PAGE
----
Virtual reality is now an issue, which is more and more hotly discussed. This is to a great extent due to the fact of Facebook’s acquisition of Oculus VR in March 2014, which caused a burst of active reviews. Since thirty years ago, when virtual reality technology was first introduced to the broader publicity, this is the first time that this technology is so close to mass distribution. Mark Zuckerberg, Facebook founder, previously said about the role of virtual reality: this is “the next major computing platform that will come after mobile”.
Nonny de la Peña, the New York Times columnist and former journalist at Newsweek, is a strong supporter of the idea that virtual reality can change the course of documentary journalism. She is involved into relevant studies for already seven years. She also believes that virtual reality can provide film-makers with incredible opportunities for transmitting real-life events in the most natural and real manner than ever before.
De la Peña has already started working in this direction. One of her most successful projects are Hunger in Los Angeles (which was showed at the Sundance Film Festival in 2012) about food accessibility in the USA, and Project Syria about Syrian children (a special commission of World Economic Forum).
She talks about the process: “I start with eyewitness video, audio, and photographs and then carefully reconstruct an event with high-end animations, environment models, and spatial soundscapes to create a first-person experience of the events.”
De la Peña is so excited about the possibilities which are opening before journalism that she starts perceiving everything differently. “I knew I could never go back to traditional storytelling media like film or text. The intensity of the experience is so unique that I became permanently driven to tell important stories this way.”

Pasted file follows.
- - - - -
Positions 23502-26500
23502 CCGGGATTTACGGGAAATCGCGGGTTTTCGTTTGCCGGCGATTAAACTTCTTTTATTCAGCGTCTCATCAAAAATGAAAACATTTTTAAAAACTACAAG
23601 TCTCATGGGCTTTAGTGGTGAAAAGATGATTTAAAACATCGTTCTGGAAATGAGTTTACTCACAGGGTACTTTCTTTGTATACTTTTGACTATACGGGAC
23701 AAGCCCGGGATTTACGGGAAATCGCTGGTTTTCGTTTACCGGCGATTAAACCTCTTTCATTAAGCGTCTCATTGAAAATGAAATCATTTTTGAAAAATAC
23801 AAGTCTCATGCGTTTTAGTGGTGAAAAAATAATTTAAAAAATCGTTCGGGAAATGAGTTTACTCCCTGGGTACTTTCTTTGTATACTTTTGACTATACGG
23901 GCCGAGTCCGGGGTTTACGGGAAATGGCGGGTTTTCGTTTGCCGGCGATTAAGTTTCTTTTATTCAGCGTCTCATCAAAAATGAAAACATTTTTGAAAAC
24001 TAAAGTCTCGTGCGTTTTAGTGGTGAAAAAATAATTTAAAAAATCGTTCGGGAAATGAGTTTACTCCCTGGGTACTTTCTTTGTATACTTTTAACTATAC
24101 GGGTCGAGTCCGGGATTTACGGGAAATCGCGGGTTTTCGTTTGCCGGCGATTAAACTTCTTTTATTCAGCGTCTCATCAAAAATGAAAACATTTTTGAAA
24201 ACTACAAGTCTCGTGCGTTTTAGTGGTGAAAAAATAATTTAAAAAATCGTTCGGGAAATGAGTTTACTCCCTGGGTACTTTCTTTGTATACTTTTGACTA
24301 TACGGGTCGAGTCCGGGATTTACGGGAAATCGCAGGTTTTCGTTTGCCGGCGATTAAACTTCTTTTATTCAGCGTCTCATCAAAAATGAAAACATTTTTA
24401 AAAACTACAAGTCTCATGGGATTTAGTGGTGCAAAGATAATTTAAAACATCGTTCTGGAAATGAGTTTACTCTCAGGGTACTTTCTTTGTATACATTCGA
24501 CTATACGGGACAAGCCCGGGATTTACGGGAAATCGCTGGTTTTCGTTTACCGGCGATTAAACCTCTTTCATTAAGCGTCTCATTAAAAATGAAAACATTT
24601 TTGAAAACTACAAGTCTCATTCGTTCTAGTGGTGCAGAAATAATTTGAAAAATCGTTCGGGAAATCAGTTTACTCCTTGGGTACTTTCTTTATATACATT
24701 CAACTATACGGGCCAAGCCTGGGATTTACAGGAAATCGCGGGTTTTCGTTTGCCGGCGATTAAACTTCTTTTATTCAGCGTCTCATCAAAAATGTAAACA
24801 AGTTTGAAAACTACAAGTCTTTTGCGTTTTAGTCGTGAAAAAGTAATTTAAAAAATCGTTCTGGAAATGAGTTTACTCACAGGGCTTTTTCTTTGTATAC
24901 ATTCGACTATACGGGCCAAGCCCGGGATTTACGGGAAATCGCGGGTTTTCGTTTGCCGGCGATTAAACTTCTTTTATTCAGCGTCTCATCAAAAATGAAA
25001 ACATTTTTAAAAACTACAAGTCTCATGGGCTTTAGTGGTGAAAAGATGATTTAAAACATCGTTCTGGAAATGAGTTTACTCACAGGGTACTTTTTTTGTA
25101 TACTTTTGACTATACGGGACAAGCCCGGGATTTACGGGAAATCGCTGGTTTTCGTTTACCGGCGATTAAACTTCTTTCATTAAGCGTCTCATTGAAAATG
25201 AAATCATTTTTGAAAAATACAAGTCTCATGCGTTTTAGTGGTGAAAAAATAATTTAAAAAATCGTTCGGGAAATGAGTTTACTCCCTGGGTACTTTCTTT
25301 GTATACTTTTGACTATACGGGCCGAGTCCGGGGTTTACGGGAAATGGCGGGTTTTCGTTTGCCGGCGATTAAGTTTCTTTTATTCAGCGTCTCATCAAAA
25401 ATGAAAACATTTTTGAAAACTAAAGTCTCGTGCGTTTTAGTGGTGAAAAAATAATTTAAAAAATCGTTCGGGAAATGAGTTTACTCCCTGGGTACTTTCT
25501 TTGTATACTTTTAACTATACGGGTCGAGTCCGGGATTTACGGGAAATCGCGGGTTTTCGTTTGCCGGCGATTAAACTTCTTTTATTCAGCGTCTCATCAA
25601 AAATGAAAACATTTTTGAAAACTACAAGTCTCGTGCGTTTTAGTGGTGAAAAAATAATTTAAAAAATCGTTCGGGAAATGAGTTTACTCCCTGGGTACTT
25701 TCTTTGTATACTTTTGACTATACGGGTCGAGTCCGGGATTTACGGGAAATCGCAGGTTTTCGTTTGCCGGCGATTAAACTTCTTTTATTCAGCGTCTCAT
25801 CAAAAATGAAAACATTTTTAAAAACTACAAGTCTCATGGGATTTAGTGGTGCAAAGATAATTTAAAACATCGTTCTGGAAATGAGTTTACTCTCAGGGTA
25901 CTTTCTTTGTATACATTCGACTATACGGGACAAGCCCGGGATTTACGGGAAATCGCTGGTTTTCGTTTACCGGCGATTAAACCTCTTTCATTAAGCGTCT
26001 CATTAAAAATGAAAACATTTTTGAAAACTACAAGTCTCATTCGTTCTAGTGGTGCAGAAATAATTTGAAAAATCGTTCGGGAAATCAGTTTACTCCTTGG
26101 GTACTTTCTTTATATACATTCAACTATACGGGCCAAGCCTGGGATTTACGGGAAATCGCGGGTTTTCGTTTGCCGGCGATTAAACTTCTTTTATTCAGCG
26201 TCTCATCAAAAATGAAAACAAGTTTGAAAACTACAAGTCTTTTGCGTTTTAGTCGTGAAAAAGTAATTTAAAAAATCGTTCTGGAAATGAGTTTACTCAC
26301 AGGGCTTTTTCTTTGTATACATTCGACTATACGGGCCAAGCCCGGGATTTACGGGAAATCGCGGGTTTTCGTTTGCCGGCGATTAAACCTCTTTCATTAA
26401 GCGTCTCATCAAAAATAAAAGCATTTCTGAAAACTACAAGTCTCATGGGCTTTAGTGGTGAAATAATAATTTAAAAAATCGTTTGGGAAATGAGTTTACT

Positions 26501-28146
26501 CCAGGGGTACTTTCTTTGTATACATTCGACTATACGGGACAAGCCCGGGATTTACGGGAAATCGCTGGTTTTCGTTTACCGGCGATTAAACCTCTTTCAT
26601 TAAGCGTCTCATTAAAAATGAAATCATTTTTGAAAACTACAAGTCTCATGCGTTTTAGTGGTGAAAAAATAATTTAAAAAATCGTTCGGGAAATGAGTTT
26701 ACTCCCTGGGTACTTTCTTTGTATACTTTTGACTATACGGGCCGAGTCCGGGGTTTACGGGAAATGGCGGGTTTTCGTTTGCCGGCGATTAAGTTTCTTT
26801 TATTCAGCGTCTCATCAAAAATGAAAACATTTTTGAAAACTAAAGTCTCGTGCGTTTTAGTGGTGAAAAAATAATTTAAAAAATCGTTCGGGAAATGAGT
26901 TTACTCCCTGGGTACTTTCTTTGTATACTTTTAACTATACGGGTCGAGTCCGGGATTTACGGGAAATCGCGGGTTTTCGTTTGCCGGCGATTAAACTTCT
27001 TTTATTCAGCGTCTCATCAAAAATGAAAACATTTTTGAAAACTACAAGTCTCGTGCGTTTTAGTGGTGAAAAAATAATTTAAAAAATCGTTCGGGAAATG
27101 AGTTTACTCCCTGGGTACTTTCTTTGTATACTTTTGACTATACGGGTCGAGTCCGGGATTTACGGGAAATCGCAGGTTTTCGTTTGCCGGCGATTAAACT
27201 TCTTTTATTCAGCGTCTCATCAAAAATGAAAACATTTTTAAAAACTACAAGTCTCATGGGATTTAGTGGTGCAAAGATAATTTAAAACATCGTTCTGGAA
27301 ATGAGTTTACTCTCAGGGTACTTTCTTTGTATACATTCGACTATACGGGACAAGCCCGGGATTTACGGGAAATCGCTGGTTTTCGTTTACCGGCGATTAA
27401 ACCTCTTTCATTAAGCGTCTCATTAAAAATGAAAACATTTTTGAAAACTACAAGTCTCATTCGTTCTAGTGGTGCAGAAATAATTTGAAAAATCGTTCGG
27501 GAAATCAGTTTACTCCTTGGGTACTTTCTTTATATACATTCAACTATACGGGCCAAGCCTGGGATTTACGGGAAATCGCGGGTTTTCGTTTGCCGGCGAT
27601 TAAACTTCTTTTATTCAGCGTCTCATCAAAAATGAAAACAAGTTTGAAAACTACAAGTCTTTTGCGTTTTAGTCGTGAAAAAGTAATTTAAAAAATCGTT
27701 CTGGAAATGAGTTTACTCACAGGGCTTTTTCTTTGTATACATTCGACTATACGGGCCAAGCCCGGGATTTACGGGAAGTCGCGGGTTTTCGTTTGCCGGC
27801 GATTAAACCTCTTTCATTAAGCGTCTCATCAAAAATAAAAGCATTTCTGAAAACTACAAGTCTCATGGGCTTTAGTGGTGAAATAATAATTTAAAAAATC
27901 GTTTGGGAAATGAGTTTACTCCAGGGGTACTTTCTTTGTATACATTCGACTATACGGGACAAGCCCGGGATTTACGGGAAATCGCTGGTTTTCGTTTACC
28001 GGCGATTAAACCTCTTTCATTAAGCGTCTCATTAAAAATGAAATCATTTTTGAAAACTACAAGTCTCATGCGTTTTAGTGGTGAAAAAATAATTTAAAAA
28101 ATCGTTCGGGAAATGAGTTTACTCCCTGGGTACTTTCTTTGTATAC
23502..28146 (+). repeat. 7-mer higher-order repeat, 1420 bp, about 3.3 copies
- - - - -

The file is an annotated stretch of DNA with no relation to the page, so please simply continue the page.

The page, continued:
An interesting fact: Nonny de la Peña was Palmer Luckey’s classmate (Palmer Luckey is a founder of Oculus VR). They studied together at the University of Southern California Institute for Creative Technologies. As a matter of fact, Palmer Luckey participated in creating Hunger in Los Angeles.
De la Peña even invented a new term for what she is doing: “immersive journalism”. She agrees that making documentaries using virtual reality technology is much more complicated, but rewarding at the same time. It’s important to effectively organize the work of staff – audio- and video designers, animators, 3D designers, etc. “Source material captured at real events is necessary to really make these pieces work,” Nonny says, “and that always takes a lot of time and effort whether you are using traditional news platforms or virtual reality.”
Working with virtual reality often arises moral dilemmas as well (although the same is true for ordinary journalism). “We reporters need to make sure that best journalistic practices are applied in making these pieces, and that audiences are taught to approach VR using critical thinking,” acknowledges de la Peña.
As it frequently happens, a lot of criticism was expressed by many. The main argument is that so far virtual reality is only applied and very closely connected with computer video games. De la Peña’s counterargument is assonant with what Zuckerberg said – that VR is no longer an application for computer games solely; it can be actively and effectively used in the other areas as well. “The decline of newspaper readership and the rise of video games in culture have softened attitudes about immersive journalism and the possibility of using virtual-reality platforms to reach new audiences. The ideas I’ve pioneered and the techniques I’ve employed seem to be gaining widespread acceptance,” de la Peña adds.
The journalist sees the new perspectives rising before documentary films industry. “For many years, it was a bit lonely out there for me as one of the only journalists building immersive news stories in this way,” de la Peña says. “Now that there’s interest, it’s exciting to see others joining my field.”
Moreover, some new projects are on their way, as de la Peña now works on several commissioned projects. She says, “After so many years of pushing these ideas up a hill, it is astonishing how quickly it is all now moving.”